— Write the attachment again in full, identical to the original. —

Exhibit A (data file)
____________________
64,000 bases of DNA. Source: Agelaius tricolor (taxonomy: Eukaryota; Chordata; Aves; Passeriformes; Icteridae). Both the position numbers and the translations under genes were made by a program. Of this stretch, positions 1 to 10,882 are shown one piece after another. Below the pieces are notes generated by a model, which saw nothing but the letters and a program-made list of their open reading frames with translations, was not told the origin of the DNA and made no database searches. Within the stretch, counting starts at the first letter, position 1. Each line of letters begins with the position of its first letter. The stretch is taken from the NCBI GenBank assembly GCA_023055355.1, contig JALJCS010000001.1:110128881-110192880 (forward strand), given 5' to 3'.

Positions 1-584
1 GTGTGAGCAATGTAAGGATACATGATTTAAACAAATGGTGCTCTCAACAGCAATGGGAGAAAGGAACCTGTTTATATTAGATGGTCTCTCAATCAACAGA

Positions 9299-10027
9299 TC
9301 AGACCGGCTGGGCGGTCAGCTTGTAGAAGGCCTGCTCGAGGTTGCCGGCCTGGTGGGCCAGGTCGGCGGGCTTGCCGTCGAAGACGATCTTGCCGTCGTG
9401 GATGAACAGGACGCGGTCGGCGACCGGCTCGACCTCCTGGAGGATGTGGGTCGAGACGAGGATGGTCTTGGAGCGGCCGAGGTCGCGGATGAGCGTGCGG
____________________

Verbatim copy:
64,000 bases of DNA. Source: Agelaius tricolor (taxonomy: Eukaryota; Chordata; Aves; Passeriformes; Icteridae). Both the position numbers and the translations under genes were made by a program. Of this stretch, positions 1 to 10,882 are shown one piece after another. Below the pieces are notes generated by a model, which saw nothing but the letters and a program-made list of their open reading frames with translations, was not told the origin of the DNA and made no database searches. Within the stretch, counting starts at the first letter, position 1. Each line of letters begins with the position of its first letter. The stretch is taken from the NCBI GenBank assembly GCA_023055355.1, contig JALJCS010000001.1:110128881-110192880 (forward strand), given 5' to 3'.

Positions 1-584
1 GTGTGAGCAATGTAAGGATACATGATTTAAACAAATGGTGCTCTCAACAGCAATGGGAGAAAGGAACCTGTTTATATTAGATGGTCTCTCAATCAACAGA

Positions 9299-10027
9299 TC
9301 AGACCGGCTGGGCGGTCAGCTTGTAGAAGGCCTGCTCGAGGTTGCCGGCCTGGTGGGCCAGGTCGGCGGGCTTGCCGTCGAAGACGATCTTGCCGTCGTG
9401 GATGAACAGGACGCGGTCGGCGACCGGCTCGACCTCCTGGAGGATGTGGGTCGAGACGAGGATGGTCTTGGAGCGGCCGAGGTCGCGGATGAGCGTGCGG